First Line Acne Treatments

These are acne treatments that you can buy without a prescription.

Self-medication for acne

You, as the consumer, can choose what you wish to buy and are able to do so without any restrictions. These will usually be first line treatments that can be used as soon as your skin begins to show signs of acne. They can be bought from various suppliers, including herbal or homoeopathic practitioners, the Internet, beauty salons, supermarkets and pharmacies. However, do ensure that any treatments that you buy online are bought from reputable websites.

What you seek in a treatment should depend upon how bad the acne usually is. The odd spot on an otherwise acne free skin type could be treated with emergency spot remedies that can be dabbed on. These will reduce surface redness and calm the spot, helping to speed up healing. However, be aware that such products should not be used on broken skin, or for on-going acne use in the place of other treatments designed to be used on a long term basis.

Milder acne problems can be helped with a selection of products that come in a variety of formulations such as wipes, masks, cleansers, pads and strips. Often deciding which to use is merely a matter of preference and budget. Try to avoid using too many at once as using more does not mean that your skin will clear any faster.

Usually the first place to go for self-help treatments would be the pharmacist or supermarket. For mild acne start with a wash designed for acne skin types. For blackheads and blocked skin, try products that have an exfoliating action on the skin. Exfoliation is when the top (dead skin cell) layers are removed either by the action of a rough cloth or by products containing something that will have the same abrasive action.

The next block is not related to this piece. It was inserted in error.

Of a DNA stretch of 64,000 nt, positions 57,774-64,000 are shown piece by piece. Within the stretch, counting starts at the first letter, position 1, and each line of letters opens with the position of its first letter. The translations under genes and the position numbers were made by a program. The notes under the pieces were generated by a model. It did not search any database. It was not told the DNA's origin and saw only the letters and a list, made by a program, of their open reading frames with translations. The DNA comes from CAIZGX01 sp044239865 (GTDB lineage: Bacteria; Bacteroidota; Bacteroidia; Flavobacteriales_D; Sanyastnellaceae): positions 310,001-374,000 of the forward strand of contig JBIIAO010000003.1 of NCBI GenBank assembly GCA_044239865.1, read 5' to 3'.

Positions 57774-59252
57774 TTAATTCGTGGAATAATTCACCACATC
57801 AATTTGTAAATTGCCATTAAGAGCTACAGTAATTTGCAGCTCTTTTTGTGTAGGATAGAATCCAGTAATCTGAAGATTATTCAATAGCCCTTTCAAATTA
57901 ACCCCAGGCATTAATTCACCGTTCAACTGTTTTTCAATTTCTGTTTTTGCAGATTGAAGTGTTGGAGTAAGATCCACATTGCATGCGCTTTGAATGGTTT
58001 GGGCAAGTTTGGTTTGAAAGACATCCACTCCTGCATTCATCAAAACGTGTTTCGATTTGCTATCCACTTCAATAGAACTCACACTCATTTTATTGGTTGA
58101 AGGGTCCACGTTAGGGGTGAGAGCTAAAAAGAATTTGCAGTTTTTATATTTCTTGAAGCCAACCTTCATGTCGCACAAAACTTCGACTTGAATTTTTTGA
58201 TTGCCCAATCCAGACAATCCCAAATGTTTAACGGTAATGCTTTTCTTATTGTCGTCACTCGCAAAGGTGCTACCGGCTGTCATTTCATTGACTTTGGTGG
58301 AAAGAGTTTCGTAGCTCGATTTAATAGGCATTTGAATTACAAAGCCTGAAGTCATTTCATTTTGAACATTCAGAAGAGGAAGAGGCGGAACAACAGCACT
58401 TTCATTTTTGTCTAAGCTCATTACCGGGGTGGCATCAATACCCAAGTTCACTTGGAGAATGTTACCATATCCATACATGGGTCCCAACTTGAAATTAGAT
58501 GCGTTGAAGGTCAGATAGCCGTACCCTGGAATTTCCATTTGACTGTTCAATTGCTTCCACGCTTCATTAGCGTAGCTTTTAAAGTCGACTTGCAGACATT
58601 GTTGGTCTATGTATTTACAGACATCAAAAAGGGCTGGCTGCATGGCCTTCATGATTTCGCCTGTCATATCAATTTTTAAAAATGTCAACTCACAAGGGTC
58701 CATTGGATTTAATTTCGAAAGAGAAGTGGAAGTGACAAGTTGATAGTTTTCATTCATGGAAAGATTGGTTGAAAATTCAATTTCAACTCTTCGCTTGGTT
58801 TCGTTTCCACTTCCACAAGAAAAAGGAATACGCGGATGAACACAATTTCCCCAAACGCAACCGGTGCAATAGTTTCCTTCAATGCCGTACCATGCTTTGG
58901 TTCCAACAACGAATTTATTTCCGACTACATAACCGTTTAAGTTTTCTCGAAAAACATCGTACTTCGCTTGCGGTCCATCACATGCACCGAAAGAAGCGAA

A simple guide to self-help treatments

  • Emergency spot treatments will target redness and inflammation and may soothe the skin.
  • Anti-spot products need to work on at least one of the four main causes of acne. They might affect abnormal cell growth, for examples, or target the bacteria.
  • There is an extensive range of washes, exfoliators and skin care products that can be used at the first signs of acne and that will be suitable for most skin types (sensitive, greasy and so on). These are usually an excellent starting point.

Key acne fighting ingredients

Look for products aimed at greasy, acne type or spot prone skin. These ranges will usually include ingredients that help reduce redness and remove surface skin cells in an exfoliating action.

Benzoyl peroxide:

This is one of the oldest and still most effective ingredients, this chemical attacks the bacteria that cause acne spots. In order to thrive, bacteria require an oxygen free environment, which is why the blocked poor is such an ideal breeding ground for acne. However, where benzoyl peroxide steps in is by introducing oxygen into the follicle. This oxygen helped to kill the bacteria and reduces the inflammation and redness. Many prescription acne treatments still contain this useful ingredient, and many dermatologists firmly believe in its benefits in helping mild to moderate acne. The other main advantage of benzoyl peroxide is at that it prevents the development of antibiotic resistance.

Despite its usefulness in treating acne, be aware of two important problems with benzoyl peroxide: